Media Relations: Being close to leading media outlets provides a distinct edge. Los Angeles-based PR firms capitalize on this, facilitating prominent exposure and impactful brand narratives for clients.
Diverse Industry Landscape: The city hosts various industries, from tech to entertainment. This diversity enables PR firms to develop extensive expertise and navigate different sectors skillfully.
Qualities That Set Top PR Agencies Apart
Top PR agencies aren’t just about a prominent client list. Leading PR agencies embody certain qualities, such as:
Strategic Storytelling: PR firms master crafting engaging stories, aligning narratives with the client’s brand and objectives to captivate target demographics and foster brand connection and loyalty.
Innovative Approach: These agencies pioneer unique engagement strategies. They transcend standard practices, initiating trends that elevate client profiles in the crowded marketplace.
Results-Driven Mindset: These firms prioritize tangible results. They aim to make discernible impacts through increased visibility, enhanced brand reputation, and crisis management.
Specialized PR Fields – Technology, Thought Leadership, and More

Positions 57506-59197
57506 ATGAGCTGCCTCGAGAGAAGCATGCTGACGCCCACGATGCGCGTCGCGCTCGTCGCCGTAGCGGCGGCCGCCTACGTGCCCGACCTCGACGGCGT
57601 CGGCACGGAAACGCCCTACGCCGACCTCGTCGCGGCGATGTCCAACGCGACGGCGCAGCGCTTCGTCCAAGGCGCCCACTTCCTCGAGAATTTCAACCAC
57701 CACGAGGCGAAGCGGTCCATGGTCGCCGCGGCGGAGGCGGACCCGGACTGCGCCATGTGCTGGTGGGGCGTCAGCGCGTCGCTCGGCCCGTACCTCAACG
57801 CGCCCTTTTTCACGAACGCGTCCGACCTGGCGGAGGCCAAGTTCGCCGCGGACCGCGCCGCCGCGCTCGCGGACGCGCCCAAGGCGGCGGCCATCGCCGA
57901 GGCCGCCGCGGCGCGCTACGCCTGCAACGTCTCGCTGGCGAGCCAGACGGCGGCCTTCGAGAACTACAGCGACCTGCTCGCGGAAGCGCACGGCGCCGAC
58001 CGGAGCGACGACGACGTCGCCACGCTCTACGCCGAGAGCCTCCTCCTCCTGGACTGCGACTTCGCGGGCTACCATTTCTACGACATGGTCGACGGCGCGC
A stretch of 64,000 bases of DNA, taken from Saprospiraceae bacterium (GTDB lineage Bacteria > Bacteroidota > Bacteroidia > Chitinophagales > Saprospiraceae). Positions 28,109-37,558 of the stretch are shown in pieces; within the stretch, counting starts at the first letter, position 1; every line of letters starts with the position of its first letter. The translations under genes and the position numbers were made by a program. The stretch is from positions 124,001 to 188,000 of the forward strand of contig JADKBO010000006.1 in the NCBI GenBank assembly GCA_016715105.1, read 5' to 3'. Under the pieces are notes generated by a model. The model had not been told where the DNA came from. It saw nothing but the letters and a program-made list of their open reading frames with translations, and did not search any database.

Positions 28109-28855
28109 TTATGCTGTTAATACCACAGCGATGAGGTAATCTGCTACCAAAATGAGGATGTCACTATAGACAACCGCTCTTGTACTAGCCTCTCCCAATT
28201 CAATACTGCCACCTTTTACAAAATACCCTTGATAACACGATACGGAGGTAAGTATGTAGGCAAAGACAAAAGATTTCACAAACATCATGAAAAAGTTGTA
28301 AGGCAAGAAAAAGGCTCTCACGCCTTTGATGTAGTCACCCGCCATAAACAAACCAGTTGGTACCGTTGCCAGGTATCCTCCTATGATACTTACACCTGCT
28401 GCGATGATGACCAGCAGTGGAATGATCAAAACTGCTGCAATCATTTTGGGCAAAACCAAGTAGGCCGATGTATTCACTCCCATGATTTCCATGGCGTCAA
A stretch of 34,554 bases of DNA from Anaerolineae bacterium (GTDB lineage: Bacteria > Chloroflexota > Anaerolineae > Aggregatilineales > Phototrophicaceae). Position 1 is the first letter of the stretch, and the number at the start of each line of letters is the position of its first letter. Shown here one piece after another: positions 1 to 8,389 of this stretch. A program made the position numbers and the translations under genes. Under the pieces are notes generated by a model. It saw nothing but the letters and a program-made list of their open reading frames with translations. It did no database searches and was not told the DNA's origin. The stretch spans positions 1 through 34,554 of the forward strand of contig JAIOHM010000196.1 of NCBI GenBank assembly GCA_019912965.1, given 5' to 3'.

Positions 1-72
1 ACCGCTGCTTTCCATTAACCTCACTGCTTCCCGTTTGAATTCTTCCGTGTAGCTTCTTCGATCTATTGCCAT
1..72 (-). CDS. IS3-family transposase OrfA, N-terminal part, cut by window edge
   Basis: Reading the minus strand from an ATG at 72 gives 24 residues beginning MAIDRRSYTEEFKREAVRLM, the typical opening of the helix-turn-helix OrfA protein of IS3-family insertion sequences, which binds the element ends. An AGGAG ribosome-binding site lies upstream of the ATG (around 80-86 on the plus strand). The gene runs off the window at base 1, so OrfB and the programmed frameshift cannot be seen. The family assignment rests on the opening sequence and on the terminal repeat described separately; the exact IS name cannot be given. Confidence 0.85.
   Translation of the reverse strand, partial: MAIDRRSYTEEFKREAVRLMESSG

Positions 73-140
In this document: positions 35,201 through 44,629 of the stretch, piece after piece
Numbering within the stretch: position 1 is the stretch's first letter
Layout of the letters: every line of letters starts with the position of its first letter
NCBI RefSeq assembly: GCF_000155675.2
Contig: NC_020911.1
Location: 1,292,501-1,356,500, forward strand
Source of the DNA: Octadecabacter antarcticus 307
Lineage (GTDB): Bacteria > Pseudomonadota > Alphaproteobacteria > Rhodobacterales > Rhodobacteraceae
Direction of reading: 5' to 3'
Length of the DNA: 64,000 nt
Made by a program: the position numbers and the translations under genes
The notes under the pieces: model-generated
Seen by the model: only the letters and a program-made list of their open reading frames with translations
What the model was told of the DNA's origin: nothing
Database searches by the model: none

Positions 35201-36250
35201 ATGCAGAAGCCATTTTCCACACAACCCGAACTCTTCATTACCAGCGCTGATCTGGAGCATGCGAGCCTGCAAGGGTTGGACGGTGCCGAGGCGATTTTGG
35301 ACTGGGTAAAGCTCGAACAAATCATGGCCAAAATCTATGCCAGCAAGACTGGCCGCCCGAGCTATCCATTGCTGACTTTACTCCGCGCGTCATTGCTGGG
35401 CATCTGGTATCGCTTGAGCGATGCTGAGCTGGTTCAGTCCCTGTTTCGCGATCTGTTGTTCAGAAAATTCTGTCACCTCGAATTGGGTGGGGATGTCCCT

As the industry evolves, so do the niches within it. Fields like technology PR and thought leadership have emerged, requiring specialized and innovative strategies tailored to unique audience needs.
Technology PR: Navigating Innovation and Users
Technology PR is a realm where innovation meets the dynamic market, and public relations strategies play a crucial role in how consumers understand and embrace new technology.
B2B Technology PR: In this area, PR firms demystify complex technological solutions for businesses and showcase how they can improve operations or bottom lines.
B2C Technology PR: This type of public relations involves translating complex tech jargon into benefits for the average consumer, highlighting ease of use and life-enhancing features.